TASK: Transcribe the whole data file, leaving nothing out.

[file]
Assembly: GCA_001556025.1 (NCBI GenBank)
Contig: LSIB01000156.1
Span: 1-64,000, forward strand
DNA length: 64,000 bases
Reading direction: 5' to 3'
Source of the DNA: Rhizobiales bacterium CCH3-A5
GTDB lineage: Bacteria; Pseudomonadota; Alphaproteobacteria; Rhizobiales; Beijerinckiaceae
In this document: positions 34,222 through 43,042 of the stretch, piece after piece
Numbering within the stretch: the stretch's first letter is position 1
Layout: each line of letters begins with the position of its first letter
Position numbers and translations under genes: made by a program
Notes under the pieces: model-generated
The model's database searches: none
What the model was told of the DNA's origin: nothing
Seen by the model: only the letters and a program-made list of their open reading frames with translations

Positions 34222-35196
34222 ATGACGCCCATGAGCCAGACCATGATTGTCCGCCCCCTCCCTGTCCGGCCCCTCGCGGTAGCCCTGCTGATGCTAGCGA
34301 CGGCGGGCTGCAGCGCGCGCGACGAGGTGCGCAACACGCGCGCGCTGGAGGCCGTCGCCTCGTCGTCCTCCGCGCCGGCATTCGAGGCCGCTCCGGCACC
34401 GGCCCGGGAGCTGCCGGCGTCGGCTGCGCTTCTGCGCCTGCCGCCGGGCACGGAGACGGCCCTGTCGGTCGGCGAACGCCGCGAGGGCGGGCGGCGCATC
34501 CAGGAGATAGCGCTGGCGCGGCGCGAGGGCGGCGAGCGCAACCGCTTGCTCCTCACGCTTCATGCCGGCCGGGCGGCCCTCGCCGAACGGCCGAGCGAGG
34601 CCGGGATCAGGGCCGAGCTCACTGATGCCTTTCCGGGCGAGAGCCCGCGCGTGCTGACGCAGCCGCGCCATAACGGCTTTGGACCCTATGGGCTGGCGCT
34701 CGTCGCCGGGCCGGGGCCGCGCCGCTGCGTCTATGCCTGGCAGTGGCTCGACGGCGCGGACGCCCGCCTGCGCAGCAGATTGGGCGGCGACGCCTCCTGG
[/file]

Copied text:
Assembly: GCA_001556025.1 (NCBI GenBank)
Contig: LSIB01000156.1
Span: 1-64,000, forward strand
DNA length: 64,000 bases
Reading direction: 5' to 3'
Source of the DNA: Rhizobiales bacterium CCH3-A5
GTDB lineage: Bacteria; Pseudomonadota; Alphaproteobacteria; Rhizobiales; Beijerinckiaceae
In this document: positions 34,222 through 43,042 of the stretch, piece after piece
Numbering within the stretch: the stretch's first letter is position 1
Layout: each line of letters begins with the position of its first letter
Position numbers and translations under genes: made by a program
Notes under the pieces: model-generated
The model's database searches: none
What the model was told of the DNA's origin: nothing
Seen by the model: only the letters and a program-made list of their open reading frames with translations

Positions 34222-35196
34222 ATGACGCCCATGAGCCAGACCATGATTGTCCGCCCCCTCCCTGTCCGGCCCCTCGCGGTAGCCCTGCTGATGCTAGCGA
34301 CGGCGGGCTGCAGCGCGCGCGACGAGGTGCGCAACACGCGCGCGCTGGAGGCCGTCGCCTCGTCGTCCTCCGCGCCGGCATTCGAGGCCGCTCCGGCACC
34401 GGCCCGGGAGCTGCCGGCGTCGGCTGCGCTTCTGCGCCTGCCGCCGGGCACGGAGACGGCCCTGTCGGTCGGCGAACGCCGCGAGGGCGGGCGGCGCATC
34501 CAGGAGATAGCGCTGGCGCGGCGCGAGGGCGGCGAGCGCAACCGCTTGCTCCTCACGCTTCATGCCGGCCGGGCGGCCCTCGCCGAACGGCCGAGCGAGG
34601 CCGGGATCAGGGCCGAGCTCACTGATGCCTTTCCGGGCGAGAGCCCGCGCGTGCTGACGCAGCCGCGCCATAACGGCTTTGGACCCTATGGGCTGGCGCT
34701 CGTCGCCGGGCCGGGGCCGCGCCGCTGCGTCTATGCCTGGCAGTGGCTCGACGGCGCGGACGCCCGCCTGCGCAGCAGATTGGGCGGCGACGCCTCCTGG